The Continuity of Flight; the Martin Mars


Part of the reason why I am attracted to the classic parts of aviation instead of the Popular Science New and exciting and will never happen! BS stories is because much of modern consumer aviation has no soul, it is just junk that has no connection to the timeless traditions and values of flight. Here is a good example of how something classic in flight can thread its way through time.



Above: Martin Mars, flying down the runway at Oshkosh 2016. This photo was actually taken by Grace with her cell phone. If you were there, you will understand the use of adjectives like Spellbinding and Majestic. I have been to Oshkosh 25 times, and I can’t remember anything that compared with this.  I don’t know what specific thought the flight brought to mind in the other people watching, but for me, it brought thoughts of one old photo from the family album….



Above, Martin Mars, August 1st 1945, moored at the US Naval Academy. The two people on the right are my Grandparents, they were there to visit my Father. Dad had enlisted in the Navy at 17 in 1943, but they opened the entrance exams for the class of ’49 to any enlisted man in the fleet. He entered Annapolis late in the spring of ’45, when the war was still raging in the Pacific. Look at my Grandfather’s face, as this was likely the happiest day of his life. As a veteran of savage trench fighting in WWI, his real wish in life was that his only son, my father, would not have the same experience. To him, dad getting into the Naval Academy mean he would survive the war, and my grandfather was quietly happy with this. If you were to read a single story I have written, make it this one: A clarification and a century old story. It explains the bond between my father and grandfather, and why I am not judgmental about the motivations of others. My grandfathers quiet joy didn’t last, as my father went to both Korea and Vietnam.  My Grandfather was a hard man, who feared very little in life, but if you would like to understand the full measure of human toughness, you can read this story about my Grandmother: Italo Balbo in 1933, an 83 year old family story.




Martin only made seven Mars flying boats. They were named after island groups. The plane at Oshkosh was originally the “Hawaii Mars” in Navy service. I originally thought there was a 1 in 7 chance it was the same one in the picture with my Grandparents, but it isn’t. The one in the 1945 picture was the original “Hawaii Mars”, but it was actually destroyed in a crash just 5 days after the photo. It was replaced with the “Hawaii Mars II” which was the plane at Oshkosh.


In 1953 my father returned from his second deployment to Korea by flying across the pacific on a Mars. They made several stops on the long trip, including one in the middle of the night at Wake Island. Some of the passengers wanted the O club to open while the plane was being refueled. One of them decided to cool off by diving into the pool. He didn’t see that it was empty. This is referenced in the second paragraph of my father’s story Patriotism has no Party.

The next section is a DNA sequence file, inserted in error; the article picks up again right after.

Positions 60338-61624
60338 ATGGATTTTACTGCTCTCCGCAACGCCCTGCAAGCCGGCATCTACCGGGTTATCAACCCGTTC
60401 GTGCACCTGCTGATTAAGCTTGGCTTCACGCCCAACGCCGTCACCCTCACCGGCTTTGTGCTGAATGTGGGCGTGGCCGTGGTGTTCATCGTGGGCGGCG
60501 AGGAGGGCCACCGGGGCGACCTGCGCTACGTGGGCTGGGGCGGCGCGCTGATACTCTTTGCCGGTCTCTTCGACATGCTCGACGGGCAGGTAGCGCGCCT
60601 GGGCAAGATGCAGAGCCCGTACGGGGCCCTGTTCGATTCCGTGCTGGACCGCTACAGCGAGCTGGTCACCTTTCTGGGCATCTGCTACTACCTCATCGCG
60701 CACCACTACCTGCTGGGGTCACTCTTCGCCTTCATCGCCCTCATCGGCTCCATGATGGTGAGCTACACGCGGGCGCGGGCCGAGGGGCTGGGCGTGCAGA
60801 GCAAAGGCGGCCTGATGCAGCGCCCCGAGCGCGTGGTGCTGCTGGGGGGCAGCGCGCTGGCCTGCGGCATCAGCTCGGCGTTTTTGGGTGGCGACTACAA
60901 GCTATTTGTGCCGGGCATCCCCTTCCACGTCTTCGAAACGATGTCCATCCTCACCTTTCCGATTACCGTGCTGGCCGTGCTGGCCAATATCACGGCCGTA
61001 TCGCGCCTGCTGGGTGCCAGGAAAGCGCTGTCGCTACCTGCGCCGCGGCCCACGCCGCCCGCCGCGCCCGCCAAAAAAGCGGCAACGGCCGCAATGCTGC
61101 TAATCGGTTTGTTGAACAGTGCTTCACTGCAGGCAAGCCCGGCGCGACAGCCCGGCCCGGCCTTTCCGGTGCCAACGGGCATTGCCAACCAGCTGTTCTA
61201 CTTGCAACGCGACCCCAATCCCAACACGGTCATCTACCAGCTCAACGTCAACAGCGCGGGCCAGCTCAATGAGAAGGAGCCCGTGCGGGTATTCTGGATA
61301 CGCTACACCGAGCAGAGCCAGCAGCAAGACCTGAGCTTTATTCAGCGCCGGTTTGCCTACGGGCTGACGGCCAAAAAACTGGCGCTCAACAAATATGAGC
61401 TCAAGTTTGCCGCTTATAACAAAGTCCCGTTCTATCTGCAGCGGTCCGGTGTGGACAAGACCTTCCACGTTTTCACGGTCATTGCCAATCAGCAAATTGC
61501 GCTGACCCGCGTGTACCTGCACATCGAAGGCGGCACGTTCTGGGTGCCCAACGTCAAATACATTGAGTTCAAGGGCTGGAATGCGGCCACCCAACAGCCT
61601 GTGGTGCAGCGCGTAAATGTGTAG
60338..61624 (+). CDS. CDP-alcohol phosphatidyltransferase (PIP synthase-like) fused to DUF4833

About William Wynne
I have been continuously building, testing and flying Corvair engines since 1989. Information, parts and components that we developed and tested are now flying on several hundred Corvair powered aircraft. I earned a Bachelor of Science in Professional Aeronautics and an A&P license from Embry-Riddle Aeronautical University, and have a proven 20 year track record of effectively teaching homebuilders how to create and fly their own Corvair powered planes. Much of this is chronicled at and in more than 50 magazine articles.

4 Responses to The Continuity of Flight; the Martin Mars

  1. David Jones says:

    William, the Hawaii was damaged there when landing on Winibago? lake. Is there any news on the repair efforts? When I left Oskosh they were pumping water as fast as they could.

  2. Dan Branstrom says:

    The Mars was able to fly home. Here is the article that I found.

  3. Sarah Ashmore says:

    Back in the 70’s when I was new to flying the magazine Air Progress did a nice piece of the fleet of Mars aircraft and their fire bomber mission which they were quite good at. I was a bit surprised to learn that one was still flying here in the post Y2K period. There was also a nice documentary on History Channel or one of its relatives that showed the Hawaii being brought back to service after a winter’s hibernation and taken down to Mexico to fight a raging brush fire. That was an interesting look at the adaptions built into the plane to allow for maintenance when floating on water. Alas those were the glory days of aviation when new boundaries were being crossed, now the big news is an airliner burns X% less fuel.

  4. Peter Hansen says:

    Seeing the Mars fly by was a major highlight of Oshkosh this year. It was bittersweet considering that we may never see it again. I particularly remember feeling the spray of Lake Winnebago water seconds after she passed by, a delightful surprise.

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